Many animal miRNA loci reside in genomic clusters that generate multicistronic primary-miRNA transcripts. While clusters that contain copies of the same miRNA hairpin are clearly products of local duplications, the evolutionary provenance of clusters with disparate members is less clear. Recently, it was proposed that essentially all such clusters in Drosophila derived from de novo formation of miRNA-like hairpins within existing miRNA transcripts, and that the maintenance of multiple miRNAs in such clusters was due to evolutionary hitchhiking on a major cluster member. However, this model seems at odds with the fact that many such miRNA clusters are composed of well-conserved miRNAs. In an effort to trace the birth and expansion of miRNA clusters that are presently well-conserved across Drosophilids, we analyzed a broad swath of metazoan species, with particular emphasis on arthropod evolution. Beyond duplication and de novo birth, we highlight a diversity of modes that contribute to miRNA evolution, including neofunctionalization of miRNA copies, fissioning of locally duplicated miRNA clusters, miRNA deletion, and miRNA cluster expansion via the acquisition and/or neofunctionalization of miRNA copies from elsewhere in the genome. In particular, we suggest that miRNA clustering by acquisition represents an expedient strategy to bring cohorts of target genes under coordinate control by miRNAs that had already been individually selected for regulatory impact on the transcriptome. © 2014 Mohammed et al. Source


Kinney J.B.,Simons Center for Quantitative Biology
Physical Review E - Statistical, Nonlinear, and Soft Matter Physics | Year: 2015

The need to estimate smooth probability distributions (a.k.a. probability densities) from finite sampled data is ubiquitous in science. Many approaches to this problem have been described, but none is yet regarded as providing a definitive solution. Maximum entropy estimation and Bayesian field theory are two such approaches. Both have origins in statistical physics, but the relationship between them has remained unclear. Here I unify these two methods by showing that every maximum entropy density estimate can be recovered in the infinite smoothness limit of an appropriate Bayesian field theory. I also show that Bayesian field theory estimation can be performed without imposing any boundary conditions on candidate densities, and that the infinite smoothness limit of these theories recovers the most common types of maximum entropy estimates. Bayesian field theory thus provides a natural test of the maximum entropy null hypothesis and, furthermore, returns an alternative (lower entropy) density estimate when the maximum entropy hypothesis is falsified. The computations necessary for this approach can be performed rapidly for one-dimensional data, and software for doing this is provided. © 2015 authors. Published by the American Physical Society. Published by the American Physical Society under the terms of the Creative Commons Attribution 3.0 License. Further distribution of this work must maintain attribution to the author(s) and the published article's title, journal citation, and DOI. Source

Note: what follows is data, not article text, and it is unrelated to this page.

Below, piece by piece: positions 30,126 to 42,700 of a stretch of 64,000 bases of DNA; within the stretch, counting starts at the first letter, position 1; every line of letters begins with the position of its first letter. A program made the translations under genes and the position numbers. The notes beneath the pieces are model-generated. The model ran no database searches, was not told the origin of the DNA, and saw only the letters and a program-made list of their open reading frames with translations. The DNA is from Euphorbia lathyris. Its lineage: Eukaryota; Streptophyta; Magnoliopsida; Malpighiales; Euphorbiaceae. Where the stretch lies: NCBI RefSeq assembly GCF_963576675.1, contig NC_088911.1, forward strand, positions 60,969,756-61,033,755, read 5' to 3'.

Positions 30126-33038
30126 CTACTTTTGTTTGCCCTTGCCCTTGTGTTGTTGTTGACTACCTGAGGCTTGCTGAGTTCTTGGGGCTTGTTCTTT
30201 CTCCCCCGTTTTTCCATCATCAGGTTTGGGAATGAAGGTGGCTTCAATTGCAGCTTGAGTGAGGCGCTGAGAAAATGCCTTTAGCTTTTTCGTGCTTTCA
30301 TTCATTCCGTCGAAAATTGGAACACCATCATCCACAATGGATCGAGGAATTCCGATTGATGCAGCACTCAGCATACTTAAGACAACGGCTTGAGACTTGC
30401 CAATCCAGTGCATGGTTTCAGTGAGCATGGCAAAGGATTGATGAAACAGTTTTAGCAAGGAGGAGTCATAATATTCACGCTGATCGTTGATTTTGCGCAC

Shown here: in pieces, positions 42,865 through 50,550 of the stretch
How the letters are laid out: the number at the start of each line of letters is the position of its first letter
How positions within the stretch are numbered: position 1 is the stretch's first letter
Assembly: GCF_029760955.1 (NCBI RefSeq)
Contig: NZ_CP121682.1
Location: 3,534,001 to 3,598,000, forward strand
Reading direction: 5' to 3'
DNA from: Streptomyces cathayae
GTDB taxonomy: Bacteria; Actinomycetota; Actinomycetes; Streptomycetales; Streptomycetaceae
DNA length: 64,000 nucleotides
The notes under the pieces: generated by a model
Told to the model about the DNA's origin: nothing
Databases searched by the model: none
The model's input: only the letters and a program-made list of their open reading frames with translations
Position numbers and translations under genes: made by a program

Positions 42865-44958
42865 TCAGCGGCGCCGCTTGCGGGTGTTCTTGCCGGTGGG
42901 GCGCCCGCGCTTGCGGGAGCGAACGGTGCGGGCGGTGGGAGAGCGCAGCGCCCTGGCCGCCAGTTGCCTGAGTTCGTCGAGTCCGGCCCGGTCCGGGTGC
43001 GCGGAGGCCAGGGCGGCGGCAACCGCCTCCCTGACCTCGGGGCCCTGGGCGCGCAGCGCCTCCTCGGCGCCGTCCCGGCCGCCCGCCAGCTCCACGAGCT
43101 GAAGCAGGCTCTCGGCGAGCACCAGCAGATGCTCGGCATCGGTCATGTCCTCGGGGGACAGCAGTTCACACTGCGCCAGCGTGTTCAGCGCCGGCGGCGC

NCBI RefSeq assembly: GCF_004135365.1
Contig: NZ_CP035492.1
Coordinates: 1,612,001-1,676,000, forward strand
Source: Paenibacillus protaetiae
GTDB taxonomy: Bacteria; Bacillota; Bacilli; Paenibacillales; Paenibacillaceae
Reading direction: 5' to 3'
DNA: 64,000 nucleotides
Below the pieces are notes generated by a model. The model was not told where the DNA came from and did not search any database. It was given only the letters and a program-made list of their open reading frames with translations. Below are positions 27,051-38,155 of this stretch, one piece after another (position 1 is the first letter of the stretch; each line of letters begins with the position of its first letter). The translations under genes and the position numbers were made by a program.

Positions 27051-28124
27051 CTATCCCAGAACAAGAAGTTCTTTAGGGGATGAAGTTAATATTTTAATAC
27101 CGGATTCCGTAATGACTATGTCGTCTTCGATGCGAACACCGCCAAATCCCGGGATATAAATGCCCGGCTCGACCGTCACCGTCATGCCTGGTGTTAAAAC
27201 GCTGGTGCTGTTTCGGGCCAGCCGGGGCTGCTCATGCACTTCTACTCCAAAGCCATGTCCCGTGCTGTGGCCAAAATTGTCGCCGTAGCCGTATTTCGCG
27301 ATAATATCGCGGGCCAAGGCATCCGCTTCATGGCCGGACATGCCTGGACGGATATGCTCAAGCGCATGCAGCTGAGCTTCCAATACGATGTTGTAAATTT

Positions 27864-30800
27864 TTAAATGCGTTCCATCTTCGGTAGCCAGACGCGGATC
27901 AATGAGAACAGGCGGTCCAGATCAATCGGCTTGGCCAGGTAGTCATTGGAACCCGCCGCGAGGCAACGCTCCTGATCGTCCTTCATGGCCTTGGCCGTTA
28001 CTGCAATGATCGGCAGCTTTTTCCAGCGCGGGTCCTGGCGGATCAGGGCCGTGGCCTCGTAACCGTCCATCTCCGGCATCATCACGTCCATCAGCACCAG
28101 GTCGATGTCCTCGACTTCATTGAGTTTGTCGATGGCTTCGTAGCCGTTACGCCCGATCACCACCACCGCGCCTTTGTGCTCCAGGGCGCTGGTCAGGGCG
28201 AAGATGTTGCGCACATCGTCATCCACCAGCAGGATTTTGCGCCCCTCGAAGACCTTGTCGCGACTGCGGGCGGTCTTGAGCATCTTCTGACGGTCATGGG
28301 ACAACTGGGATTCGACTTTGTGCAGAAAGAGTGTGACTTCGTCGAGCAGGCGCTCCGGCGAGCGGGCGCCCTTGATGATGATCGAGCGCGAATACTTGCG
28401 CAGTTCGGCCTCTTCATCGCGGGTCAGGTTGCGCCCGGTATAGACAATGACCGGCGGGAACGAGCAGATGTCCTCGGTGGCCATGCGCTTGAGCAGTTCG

Schatz M.C.,Simons Center for Quantitative Biology
Genome Research | Year: 2015

The last 20 years have been a remarkable era for biology and medicine. One of the most significant achievements has been the sequencing of the first human genomes, which has laid the foundation for profound insights into human genetics, the intricacies of regulation and development, and the forces of evolution. Incredibly, as we look into the future over the next 20 years, we see the very real potential for sequencing more than 1 billion genomes, bringing even deeper insight into human genetics as well as the genetics of millions of other species on the planet. Realizing this great potential for medicine and biology, though, will only be achieved through the integration and development of highly scalable computational and quantitative approaches that can keep pace with the rapid improvements to biotechnology. In this perspective, I aim to chart out these future technologies, anticipate the major themes of research, and call out the challenges ahead. One of the largest shifts will be in the training used to prepare the class of 2035 for their highly interdisciplinary world. © 2015 Schatz. Source